Math by Tom Brown Full

At Substantial, we work to continuously improve the process by which we collaborate with our clients to build awesome products. One of our latest concerns is how we can integrate validation into our product development life cycle in a way that works well with our clients. As part of this effort, we held a brown bag panel discussion on the topic, with a focus on the challenges of utilizing validation in a client services business. The multidisciplinary panel consisted of leads from several projects at different points in their life cycle, each currently utilizing validation in some form or another. Below are some of the major highlights from the discussion.

What is validation?

First, a definition – “Validation: the assurance that a product, service, or system meets the needs of the customer and other identified stakeholders.”

Projects that have clear up-front goals and validation are BFFs

One of the big takeaways from the discussion was that the existence of upfront goals enables a project to utilize validation much more effectively. When we start a project with a client that has clear and measurable goals, we are best set up for success. We can quickly align on these goals, helping us focus on what we must build to achieve them, and what we must measure to validate that we are building the right thing. Throughout the project, we can return to these goals to guide our efforts.

On the flip side, all sorts of trouble can ensue when we start a project with less defined goals. It is more difficult to establish which features are critical for success during prioritization, leading to a longer development phase. Additionally, because the goals are not well understood, it is challenging to come up with measurable success criteria to use to validate the product and its features.

We are actively working to improve our ability to help our clients define goals for a product. Everyone’s natural tendency when they have a great idea is to run out and immediately build it (that’s the fun part), but taking a bit of time up-front to ensure the goals are understood and measurable leads to a better chance of success in the long run.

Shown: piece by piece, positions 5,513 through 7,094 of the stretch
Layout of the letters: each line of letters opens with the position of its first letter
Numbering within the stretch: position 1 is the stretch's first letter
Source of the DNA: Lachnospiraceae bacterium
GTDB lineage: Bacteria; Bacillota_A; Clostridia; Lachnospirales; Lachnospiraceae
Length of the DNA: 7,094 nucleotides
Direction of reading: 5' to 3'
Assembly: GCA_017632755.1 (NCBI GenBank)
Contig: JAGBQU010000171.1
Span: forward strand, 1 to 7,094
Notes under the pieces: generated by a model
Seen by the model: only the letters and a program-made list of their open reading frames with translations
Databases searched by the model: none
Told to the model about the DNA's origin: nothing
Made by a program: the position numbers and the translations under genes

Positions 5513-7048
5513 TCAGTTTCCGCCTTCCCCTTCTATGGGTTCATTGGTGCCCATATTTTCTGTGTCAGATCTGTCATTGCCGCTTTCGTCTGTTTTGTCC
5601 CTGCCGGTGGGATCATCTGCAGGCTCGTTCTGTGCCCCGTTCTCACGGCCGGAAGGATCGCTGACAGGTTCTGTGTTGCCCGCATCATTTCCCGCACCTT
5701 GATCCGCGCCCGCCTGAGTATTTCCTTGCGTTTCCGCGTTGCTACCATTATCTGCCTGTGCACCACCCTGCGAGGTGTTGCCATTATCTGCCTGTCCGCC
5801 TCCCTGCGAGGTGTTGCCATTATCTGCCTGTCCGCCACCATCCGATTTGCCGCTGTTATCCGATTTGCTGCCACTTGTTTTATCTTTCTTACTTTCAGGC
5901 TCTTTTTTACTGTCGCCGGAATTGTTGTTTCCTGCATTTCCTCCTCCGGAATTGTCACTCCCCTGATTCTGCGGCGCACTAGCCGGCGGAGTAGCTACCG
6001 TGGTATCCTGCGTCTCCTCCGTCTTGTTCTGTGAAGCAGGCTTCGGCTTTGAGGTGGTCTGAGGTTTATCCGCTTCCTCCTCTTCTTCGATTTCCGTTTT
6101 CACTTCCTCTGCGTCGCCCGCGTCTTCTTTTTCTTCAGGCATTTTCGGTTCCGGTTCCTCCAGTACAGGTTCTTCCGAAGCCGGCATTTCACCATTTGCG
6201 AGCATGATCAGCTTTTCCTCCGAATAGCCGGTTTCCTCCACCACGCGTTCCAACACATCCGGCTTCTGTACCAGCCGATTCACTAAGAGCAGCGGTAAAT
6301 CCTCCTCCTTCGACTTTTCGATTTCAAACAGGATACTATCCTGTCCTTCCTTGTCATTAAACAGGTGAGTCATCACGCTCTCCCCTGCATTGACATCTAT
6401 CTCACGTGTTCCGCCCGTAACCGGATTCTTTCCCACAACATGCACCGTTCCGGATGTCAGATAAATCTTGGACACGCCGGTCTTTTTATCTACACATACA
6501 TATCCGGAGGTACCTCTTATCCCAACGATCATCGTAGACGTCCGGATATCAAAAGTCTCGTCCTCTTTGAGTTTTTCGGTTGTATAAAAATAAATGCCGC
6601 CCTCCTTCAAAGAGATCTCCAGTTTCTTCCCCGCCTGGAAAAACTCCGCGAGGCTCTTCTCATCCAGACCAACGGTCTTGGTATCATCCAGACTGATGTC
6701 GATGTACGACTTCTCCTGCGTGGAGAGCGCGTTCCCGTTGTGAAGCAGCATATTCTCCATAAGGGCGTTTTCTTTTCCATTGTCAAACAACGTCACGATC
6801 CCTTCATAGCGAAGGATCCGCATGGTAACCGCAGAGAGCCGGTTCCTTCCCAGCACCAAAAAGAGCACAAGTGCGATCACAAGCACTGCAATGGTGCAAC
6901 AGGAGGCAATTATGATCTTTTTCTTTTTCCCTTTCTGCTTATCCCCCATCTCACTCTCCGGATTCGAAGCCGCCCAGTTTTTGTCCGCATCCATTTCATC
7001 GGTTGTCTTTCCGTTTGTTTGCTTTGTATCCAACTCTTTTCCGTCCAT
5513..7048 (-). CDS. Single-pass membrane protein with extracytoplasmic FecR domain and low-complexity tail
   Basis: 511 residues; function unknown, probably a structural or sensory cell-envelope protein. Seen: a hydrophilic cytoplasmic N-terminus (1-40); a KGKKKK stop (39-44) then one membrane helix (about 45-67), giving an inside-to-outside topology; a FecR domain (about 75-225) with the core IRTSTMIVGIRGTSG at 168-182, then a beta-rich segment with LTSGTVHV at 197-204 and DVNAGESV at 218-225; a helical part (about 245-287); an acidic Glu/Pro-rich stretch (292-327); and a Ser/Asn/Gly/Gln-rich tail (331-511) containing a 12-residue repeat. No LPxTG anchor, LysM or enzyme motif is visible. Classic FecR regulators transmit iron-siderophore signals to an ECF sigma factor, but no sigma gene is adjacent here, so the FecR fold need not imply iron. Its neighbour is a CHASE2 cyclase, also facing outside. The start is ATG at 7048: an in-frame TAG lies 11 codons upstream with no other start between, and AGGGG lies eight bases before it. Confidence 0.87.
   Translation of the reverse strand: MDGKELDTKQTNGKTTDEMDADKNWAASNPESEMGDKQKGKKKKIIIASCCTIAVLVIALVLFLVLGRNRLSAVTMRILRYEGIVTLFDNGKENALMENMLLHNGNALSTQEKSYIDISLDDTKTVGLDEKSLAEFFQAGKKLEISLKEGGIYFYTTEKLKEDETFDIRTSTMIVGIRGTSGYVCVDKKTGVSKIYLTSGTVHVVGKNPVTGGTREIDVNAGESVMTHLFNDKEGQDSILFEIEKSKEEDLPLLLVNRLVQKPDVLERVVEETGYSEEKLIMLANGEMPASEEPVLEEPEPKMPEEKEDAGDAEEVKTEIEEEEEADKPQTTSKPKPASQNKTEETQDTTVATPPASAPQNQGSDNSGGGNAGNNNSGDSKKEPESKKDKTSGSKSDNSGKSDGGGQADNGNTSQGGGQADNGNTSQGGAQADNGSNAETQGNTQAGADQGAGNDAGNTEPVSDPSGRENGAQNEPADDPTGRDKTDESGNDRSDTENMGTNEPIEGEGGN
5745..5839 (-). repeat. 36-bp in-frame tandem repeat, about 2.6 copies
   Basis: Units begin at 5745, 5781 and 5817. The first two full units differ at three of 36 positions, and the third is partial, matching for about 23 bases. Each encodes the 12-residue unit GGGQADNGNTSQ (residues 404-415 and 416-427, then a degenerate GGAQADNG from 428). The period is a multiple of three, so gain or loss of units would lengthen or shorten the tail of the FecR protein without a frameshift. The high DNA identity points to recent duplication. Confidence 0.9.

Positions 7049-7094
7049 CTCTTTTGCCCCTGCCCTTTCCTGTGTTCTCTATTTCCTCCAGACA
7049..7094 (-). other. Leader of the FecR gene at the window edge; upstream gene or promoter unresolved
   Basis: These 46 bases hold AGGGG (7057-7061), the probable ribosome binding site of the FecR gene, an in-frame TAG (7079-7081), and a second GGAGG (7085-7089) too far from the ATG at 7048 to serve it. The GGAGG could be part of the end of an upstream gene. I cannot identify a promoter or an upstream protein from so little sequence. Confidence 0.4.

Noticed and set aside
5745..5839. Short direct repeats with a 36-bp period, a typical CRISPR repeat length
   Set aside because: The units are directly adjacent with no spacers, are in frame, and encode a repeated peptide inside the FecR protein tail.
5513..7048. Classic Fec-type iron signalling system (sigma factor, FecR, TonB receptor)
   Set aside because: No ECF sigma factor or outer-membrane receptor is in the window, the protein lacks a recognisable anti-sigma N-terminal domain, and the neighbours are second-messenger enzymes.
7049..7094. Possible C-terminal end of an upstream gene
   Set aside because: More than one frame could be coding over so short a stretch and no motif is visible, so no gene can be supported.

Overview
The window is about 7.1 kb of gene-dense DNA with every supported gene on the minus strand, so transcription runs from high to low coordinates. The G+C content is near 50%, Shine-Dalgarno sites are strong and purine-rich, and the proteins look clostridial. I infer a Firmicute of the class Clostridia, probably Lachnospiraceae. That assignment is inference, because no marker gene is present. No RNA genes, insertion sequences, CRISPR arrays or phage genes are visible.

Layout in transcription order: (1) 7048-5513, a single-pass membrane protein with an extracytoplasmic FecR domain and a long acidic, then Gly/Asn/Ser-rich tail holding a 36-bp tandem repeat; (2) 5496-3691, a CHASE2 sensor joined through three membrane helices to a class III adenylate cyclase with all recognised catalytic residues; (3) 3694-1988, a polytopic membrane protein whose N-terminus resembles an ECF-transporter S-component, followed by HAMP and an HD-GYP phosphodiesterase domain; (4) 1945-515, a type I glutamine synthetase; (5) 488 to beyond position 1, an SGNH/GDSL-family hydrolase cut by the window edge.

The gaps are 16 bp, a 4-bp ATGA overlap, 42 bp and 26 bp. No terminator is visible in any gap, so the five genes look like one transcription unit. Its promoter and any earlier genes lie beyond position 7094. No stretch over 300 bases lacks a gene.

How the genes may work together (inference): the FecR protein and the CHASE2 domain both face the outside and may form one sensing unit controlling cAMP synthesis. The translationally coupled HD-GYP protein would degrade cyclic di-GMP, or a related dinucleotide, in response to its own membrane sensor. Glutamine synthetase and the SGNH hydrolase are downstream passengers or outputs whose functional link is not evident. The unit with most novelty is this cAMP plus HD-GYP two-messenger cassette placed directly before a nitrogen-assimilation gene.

Validation beyond metrics gathering

All too frequently, we view validation solely through the lens of metrics gathering. Although gathering metrics is an important tool to use in product validation, when we only concern ourselves with metrics, we will frequently represent the validation work we need to do as a single “metrics” task or story in our feature backlog. When we do this we miss out on opportunities to learn and we enable decision makers to keep deferring this task. If instead we view validation more broadly, including more techniques such as customer interviews and user testing, we see that validation is a tool that we can include at all phases of product development.

A holistic view of validation requires you to build validation into your process. Instead of viewing it as a task that needs to be checked-off before launch, think about how different validation techniques can be applied with everything you deliver: Starting an epic? Do some user interviews. Getting ready to move a design into build? Do some user testing with lightweight prototypes. Starting to develop a feature? Identify which metrics need to be present to allow for measuring the success of the feature.

In addition to adding validation as part of the different hand-off points in your process, you can also bake in validation exercises as part of your overall weekly process. For example, you can block out 2 hours on Wednesdays to do user testing as a team. By setting aside that time, you start making these activities habitual, and stop thinking about them as chores.

Releasing enables validation

Another interesting topic discussed was how the act of releasing the product to a broader audience is a critical enabler of validation. There is a natural resistance to show off your work until everything is smooth and polished. However, having a product in the wild makes all sorts of validation techniques so much easier (or possible) to perform.

You can spend a lot of time theorizing about the ideal, or you can get an initial release out there and start validating with real data. For example, if your product’s conversion flow is critical, you can invest months of up-front time trying to get it just right, or you can release it and start measuring and optimizing. Before your product has been released, determining whether a specific feature will enhance engagement can be a bit of a guessing game. After release, you will have a list of customers you can interview, or you can expose marketing copy for the feature and see if anyone actually interacts with it.

Just like you have to build validation into your process to utilize it to full effect, you must also tune your process to allow for rapid release if you want to maximize your opportunities for validation.

The topic of validation is vast, but the return on investment is high. As we validate our experiments in validation in our client services business we will continue to share our experiences with you.

Main image from Flickr user Tom Brown.